Chinese authorities have formally arrested two Canadians on state secrets charges, the government said on Thursday, in what is likely to further increase tension between Ottawa and Beijing.
Businessman Michael Spavor, who worked with North Korea, and former diplomat Michael Kovrig were picked up separately in December, shortly after Canada arrested Huawei Technologies Co Ltd Chief Financial Officer Meng Wanzhou, who faces extradition to the United States.
China has repeatedly demanded Meng be released, and has reacted angrily to extradition proceedings against her in a Canadian court.
“According to Chinese prosecutors’ approval, Michael Kovrig, due to being suspected of crimes of gathering state secrets and intelligence for foreign (forces), and Michael Spavor, for being suspected of crimes of stealing and illegally providing state secrets for foreign (forces), have in recent days been approved for arrest according to law,” foreign ministry spokesperson Lu Kang told a daily news briefing.
China has taken the measures in accordance with the law, he said.
China hoped Canada “will not make irresponsible remarks” about China’s law enforcement and judicial proceedings, Lu said.
The Canadian embassy in Beijing referred questions to Ottawa.
Five months after detention, 2 Canadians held in China formally charged says Beijing official: ‘Michael Kovrig charged with gathering state secrets and intelligence for overseas forces. Michael Spavor charged with providing state secrets to foreign forces.’ <a href=”https://twitter.com/hashtag/CBC?src=hash&ref_src=twsrc%5Etfw”>#CBC</a>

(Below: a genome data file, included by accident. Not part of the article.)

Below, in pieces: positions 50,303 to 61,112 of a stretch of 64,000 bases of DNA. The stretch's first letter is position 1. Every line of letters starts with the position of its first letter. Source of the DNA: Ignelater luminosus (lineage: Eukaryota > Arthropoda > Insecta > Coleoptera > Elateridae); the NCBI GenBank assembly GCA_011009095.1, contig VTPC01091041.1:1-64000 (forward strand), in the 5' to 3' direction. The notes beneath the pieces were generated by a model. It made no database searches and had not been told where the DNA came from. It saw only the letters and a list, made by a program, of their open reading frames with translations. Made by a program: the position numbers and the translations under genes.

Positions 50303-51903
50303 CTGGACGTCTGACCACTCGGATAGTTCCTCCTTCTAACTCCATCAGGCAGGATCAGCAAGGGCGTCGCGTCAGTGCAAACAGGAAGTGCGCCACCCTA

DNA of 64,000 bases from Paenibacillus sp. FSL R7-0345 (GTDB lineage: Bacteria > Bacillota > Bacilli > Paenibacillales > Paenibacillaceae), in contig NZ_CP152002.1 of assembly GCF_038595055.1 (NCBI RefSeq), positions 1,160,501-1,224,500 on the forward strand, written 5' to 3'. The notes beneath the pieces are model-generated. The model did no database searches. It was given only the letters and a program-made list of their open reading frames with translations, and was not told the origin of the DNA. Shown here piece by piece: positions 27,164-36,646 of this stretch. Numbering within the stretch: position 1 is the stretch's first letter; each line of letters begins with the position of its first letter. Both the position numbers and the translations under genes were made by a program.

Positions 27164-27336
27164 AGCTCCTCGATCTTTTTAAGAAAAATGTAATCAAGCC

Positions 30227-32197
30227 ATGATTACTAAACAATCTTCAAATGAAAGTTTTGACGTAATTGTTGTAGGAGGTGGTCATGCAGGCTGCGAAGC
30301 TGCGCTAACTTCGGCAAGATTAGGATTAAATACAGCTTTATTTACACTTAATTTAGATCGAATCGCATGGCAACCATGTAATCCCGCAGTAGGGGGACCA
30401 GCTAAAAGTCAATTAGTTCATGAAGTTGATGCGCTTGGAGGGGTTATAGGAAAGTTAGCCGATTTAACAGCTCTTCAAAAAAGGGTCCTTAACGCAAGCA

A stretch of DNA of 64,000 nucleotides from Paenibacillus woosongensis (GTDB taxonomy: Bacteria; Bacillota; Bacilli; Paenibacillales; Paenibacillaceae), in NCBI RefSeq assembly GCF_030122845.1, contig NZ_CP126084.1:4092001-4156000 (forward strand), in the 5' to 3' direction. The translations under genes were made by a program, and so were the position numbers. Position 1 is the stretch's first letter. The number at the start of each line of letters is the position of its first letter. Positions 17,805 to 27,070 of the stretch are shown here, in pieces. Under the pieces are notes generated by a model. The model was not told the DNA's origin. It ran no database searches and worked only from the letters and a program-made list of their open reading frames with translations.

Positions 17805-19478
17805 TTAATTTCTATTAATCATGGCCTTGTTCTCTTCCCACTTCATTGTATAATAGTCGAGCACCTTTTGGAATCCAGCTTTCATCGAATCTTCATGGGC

Canadian diplomats have been allowed to visit the two men in detention.
In March, China accused the two of involvement in stealing state secrets.
China has said it is fully guaranteeing both men’s lawful rights. Kovrig also holds Hungarian citizenship.
Kovrig works for the International Crisis Group (ICG) non-governmental organization which focuses on conflict resolution.
With their formal arrest, they could soon face trial, though it is unclear when that may be.
While Canada says China has made no specific link between the detentions of the two men and Meng’s arrest, experts and former diplomats say they have no doubt it is using their cases to pressure Canada.
Meng, 47, is the daughter of Huawei Technologies Co Ltd’s billionaire founder, Ren Zhengfei.
She was arrested at Vancouver’s airport in December on a U.S. warrant and is fighting extradition on charges that she conspired to defraud global banks about Huawei’s relationship with a company operating in Iran.
U.S. President Donald Trump on Wednesday signed an executive order barring U.S. firms from using telecom equipment made by companies deemed to pose a national security risk. The order did not specifically identify any country or company, but U.S. officials have previously labelled Huawei a “threat” and lobbied allies not to use Huawei network equipment in next-generation 5G networks.
Meng was released from jail in December on $10 million bail and must wear an electronic ankle bracelet and pay for security guards. She has been living in a Vancouver home.
The formal arrests of the Canadians, reported by the Globe and Mail on Wednesday, come months after the men were detained.